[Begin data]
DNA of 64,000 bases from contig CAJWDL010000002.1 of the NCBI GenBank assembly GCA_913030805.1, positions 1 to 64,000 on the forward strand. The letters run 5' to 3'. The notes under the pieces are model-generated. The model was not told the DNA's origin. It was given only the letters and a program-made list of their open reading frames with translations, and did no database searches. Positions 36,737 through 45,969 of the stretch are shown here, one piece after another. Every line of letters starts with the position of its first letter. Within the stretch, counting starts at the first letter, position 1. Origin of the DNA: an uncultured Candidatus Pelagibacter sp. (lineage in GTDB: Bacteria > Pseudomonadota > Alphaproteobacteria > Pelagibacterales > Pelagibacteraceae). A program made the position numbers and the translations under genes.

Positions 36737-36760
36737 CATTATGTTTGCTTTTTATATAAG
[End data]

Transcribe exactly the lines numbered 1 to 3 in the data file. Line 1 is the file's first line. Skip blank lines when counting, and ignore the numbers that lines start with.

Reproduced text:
DNA of 64,000 bases from contig CAJWDL010000002.1 of the NCBI GenBank assembly GCA_913030805.1, positions 1 to 64,000 on the forward strand. The letters run 5' to 3'. The notes under the pieces are model-generated. The model was not told the DNA's origin. It was given only the letters and a program-made list of their open reading frames with translations, and did no database searches. Positions 36,737 through 45,969 of the stretch are shown here, one piece after another. Every line of letters starts with the position of its first letter. Within the stretch, counting starts at the first letter, position 1. Origin of the DNA: an uncultured Candidatus Pelagibacter sp. (lineage in GTDB: Bacteria > Pseudomonadota > Alphaproteobacteria > Pelagibacterales > Pelagibacteraceae). A program made the position numbers and the translations under genes.

Positions 36737-36760
36737 CATTATGTTTGCTTTTTATATAAG